The coupling according to the present invention overcomes the drawbacks of the prior art and in particular avoids damage to either of the inner and outer tubes. It is not dependent upon the method by which the tubes were fabricated and in particular with whether there is any weld bead on either of the tubes. Further, the difference in the diameters of the telescoping tubes can be quite small, effectively reducing the force required to clamp the inner and outer tubes together.
Now referring to FIGS. 1-3, the invention is directed to fixedly coupling an outer tube 1 and an inner tube 2. The materials of which the tubes are comprised are a matter of choice. In one embodiment, they are metal pipes. Typically, the tubes are rigid. The inner tube 2 extends into the terminal, upper end of the outer tube 1. The inner diameter of the outer tube 1 and the outer diameter of the inner tube 2 are quite close, but there is a sufficient difference to enable these tubes to be axially telescoped and tangentially rotated with respect to each other.
A receiving member 3 comprised of metal or other rigid material is provided. It has two concentric sleeve portions, including a first, lower sleeve portion extending over the terminal end portion of the outer tube and a second, upper sleeve portion extending over the exterior of the inner tube away from the terminal end of the outer tube. The two sleeve portions of the receiving member 3 are separated at the central annular rib 21. As shown in FIG. 2, in transverse cross-section, both sleeve portions of the receiving member 3 are circular around the interior of member 3. The second upper sleeve portion has a widened, non-circular chamber 22 shown at the left in FIG. 2, which cooperates with the below described tightening ring 4 for securing the inner tube 2.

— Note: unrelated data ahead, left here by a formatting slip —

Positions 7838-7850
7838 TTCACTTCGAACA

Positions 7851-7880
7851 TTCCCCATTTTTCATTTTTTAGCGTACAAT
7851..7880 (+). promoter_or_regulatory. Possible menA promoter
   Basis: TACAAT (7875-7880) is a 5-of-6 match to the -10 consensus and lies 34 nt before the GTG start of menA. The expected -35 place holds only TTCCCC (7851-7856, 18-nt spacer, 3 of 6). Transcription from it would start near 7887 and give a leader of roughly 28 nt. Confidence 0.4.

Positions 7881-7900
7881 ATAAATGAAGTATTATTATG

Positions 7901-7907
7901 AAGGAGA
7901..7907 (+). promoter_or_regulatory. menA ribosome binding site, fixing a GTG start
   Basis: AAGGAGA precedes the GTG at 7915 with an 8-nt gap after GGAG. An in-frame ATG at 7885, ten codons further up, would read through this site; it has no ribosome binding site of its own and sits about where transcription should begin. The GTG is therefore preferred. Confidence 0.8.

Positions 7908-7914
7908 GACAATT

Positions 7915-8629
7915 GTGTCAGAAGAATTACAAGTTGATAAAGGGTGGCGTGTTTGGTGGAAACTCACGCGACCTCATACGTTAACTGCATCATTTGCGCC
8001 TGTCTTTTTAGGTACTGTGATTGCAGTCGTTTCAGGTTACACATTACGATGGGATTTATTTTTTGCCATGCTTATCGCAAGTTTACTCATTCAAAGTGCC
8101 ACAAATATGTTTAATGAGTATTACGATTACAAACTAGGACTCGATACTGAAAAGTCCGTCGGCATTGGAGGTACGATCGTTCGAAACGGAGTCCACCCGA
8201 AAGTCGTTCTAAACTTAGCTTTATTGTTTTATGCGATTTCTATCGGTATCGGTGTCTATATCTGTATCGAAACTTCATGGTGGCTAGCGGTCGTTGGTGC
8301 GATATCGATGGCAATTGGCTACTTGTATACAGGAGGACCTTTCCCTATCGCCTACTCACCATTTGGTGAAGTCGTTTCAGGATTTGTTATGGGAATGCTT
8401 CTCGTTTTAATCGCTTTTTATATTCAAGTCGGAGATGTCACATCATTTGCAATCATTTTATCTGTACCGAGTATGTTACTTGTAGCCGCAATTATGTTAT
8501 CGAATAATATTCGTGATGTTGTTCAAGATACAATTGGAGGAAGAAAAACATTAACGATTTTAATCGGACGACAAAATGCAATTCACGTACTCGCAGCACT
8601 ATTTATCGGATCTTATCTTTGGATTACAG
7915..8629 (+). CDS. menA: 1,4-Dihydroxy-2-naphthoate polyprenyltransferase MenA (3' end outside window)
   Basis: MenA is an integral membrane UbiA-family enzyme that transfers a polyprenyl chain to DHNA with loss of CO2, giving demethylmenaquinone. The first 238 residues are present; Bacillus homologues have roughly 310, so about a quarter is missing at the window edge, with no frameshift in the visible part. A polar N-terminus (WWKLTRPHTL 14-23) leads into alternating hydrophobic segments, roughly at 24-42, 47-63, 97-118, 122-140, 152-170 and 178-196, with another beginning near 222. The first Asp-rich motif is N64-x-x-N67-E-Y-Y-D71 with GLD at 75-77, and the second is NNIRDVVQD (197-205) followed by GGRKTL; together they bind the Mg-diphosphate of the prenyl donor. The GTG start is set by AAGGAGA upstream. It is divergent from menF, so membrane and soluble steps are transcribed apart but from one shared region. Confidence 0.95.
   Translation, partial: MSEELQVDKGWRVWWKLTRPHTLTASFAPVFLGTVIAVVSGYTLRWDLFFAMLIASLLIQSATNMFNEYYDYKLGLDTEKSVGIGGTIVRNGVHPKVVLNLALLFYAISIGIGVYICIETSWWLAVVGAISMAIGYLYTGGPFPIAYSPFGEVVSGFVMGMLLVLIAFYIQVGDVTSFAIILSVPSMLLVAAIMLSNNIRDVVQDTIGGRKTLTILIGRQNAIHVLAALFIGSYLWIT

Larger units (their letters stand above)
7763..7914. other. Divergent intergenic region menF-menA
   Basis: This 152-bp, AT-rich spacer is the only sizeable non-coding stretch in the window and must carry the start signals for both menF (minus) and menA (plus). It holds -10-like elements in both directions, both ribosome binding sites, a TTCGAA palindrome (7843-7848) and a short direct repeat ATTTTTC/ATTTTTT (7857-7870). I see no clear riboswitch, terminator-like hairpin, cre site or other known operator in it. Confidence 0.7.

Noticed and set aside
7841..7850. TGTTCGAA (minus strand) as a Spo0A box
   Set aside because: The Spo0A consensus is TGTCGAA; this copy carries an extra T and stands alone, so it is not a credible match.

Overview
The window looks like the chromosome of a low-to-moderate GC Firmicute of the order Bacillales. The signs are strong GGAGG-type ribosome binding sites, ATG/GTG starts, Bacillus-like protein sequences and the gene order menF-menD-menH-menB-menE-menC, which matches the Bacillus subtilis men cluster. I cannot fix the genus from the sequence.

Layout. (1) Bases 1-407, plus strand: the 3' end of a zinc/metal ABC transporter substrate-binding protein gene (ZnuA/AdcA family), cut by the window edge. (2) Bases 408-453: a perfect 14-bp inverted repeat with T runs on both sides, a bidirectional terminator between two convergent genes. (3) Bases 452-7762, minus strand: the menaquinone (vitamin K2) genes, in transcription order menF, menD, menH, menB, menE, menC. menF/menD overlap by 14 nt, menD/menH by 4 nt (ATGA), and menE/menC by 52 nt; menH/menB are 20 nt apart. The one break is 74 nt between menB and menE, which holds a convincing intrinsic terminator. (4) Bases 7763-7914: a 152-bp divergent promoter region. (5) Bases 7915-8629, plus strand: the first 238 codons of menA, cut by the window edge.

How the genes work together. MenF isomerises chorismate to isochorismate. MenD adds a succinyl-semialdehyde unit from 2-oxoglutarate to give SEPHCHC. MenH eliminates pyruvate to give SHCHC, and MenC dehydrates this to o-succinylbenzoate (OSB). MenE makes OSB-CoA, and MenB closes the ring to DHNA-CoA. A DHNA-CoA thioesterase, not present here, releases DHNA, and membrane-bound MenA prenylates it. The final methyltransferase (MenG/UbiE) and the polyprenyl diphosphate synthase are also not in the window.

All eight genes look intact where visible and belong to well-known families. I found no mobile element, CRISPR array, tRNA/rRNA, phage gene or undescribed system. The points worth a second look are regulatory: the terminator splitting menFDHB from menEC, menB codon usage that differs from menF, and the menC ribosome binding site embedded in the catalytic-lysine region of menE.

At one of the side walls of the widened chamber 22 of the receiving member 3, there is a protruding abutment 3a for engaging the outside of one end portion or tab 4a of the below described split tightening ring 4. In the interior of the curve of the second sleeve portion of the receiving member, there is a ring engagement formation, i.e. the vertical groove 3b, for engaging a receiving member engagement formation, i.e. a protrusion 4b from the tightening ring 4, to guide and position that ring. The positions of groove 3b and protrusion 4b may be exchanged so long as the ring 4 is properly anchored. There may be a protrusion 3c in the end wall of the widened chamber 22 of the receiving member 3 which also guides and positions the tightening ring 4.